" /> Google Analytics Alternative
Submit to UsFind out how to be a guest or contributing writer for SBG

An Easy-to-Use Guide to Using the Musical Modes

In this post, we’re going to be taking a look at what the musical modes are and how to use them. The musical modes are one of the most misunderstood, challenging and most difficult concepts to explain – regardless of your instrument.

But for bass players, where this is one of the most sought after questions that usually is faced with an unsatisfying answer (on Talkbass, use their search to look for “musical modes” and just look at all the threads that come up!)

Whats more, when there is an explanation, it is usually very wordy, very jargony and still very difficult to get anything meaningful out of it.

So for this post I figure try something different: putting an accent on pictures and descriptions of pictures, tablature notations and brining attention to the underlying patterns that exist in the musical modes on the standard four-string bass guitar.

So here we go!

What are the Musical Modes?

The musical modes are scales. What makes each one of these scales different is that when they are played, they create moods that are “less obvious” than the happy sound that comes from a major scale or the sad mood that comes from a minor scale.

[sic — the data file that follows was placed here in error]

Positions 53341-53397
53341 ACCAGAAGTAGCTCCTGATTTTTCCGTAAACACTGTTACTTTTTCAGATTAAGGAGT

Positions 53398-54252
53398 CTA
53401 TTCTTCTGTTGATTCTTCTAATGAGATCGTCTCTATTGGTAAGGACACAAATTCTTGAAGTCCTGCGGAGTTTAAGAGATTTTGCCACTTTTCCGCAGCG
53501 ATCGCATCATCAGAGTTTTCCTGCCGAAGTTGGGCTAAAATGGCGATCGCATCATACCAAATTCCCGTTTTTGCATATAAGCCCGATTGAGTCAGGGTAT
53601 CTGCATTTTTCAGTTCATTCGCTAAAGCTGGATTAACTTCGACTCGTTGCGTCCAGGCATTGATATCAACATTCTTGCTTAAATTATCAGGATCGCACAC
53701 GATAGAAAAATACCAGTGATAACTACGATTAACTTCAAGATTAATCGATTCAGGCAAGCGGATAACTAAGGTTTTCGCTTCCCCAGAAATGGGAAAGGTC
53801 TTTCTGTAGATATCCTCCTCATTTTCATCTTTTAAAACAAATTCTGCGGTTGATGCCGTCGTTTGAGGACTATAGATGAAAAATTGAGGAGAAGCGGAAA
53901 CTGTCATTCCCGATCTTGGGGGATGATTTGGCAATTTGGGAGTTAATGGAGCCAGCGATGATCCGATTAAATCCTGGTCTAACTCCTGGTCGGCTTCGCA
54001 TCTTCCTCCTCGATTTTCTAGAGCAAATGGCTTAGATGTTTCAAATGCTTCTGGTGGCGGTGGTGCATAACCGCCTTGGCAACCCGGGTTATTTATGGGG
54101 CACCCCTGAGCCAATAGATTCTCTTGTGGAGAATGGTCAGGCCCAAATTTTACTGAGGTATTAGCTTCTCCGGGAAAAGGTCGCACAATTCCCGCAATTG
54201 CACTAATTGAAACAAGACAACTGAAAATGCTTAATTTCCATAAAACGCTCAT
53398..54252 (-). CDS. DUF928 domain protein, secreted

Each of these modes has their own unique mood that can only be described as unique and slightly more complex to the ear to hear.

From now on, think of a mode as a scale. When you see the word mode, imagine it says scale instead.

The Seven Most Important Modes

There are many different scale out there that give you many different musical options, moods and sounds. But for all intents and purposes, we’re keeping this post limited to the seven musical modes that we all know or have heard of at one time or another:

  • Ionian
  • Dorian
  • Phyrigian
  • Lydian
  • Mixolydian
  • Aeolian
  • Locrian

For each one of these scales, I’m going to address the:

  • Scale name
  • What note it is based off of
  • What notes are changed
  • Whether or not the scale could be “grouped” as a major or minor scale

I’m also going to show what it would look like as:

  • Standard notation and
  • Fretboard diagram

Sound good? Cool – so let’s jump right into it!

1. Ionian mode:

  • No changed notes
  • Standard major scale
  • Based off of starting the first note of a scale
  • Major scale

ionian mode

on the fretboard it looks like this:

ionian mode fretboard shape

2. Dorian Mode:

  • Based off the second note of the major scale (ex. on a C Major scale, the starting note would be D)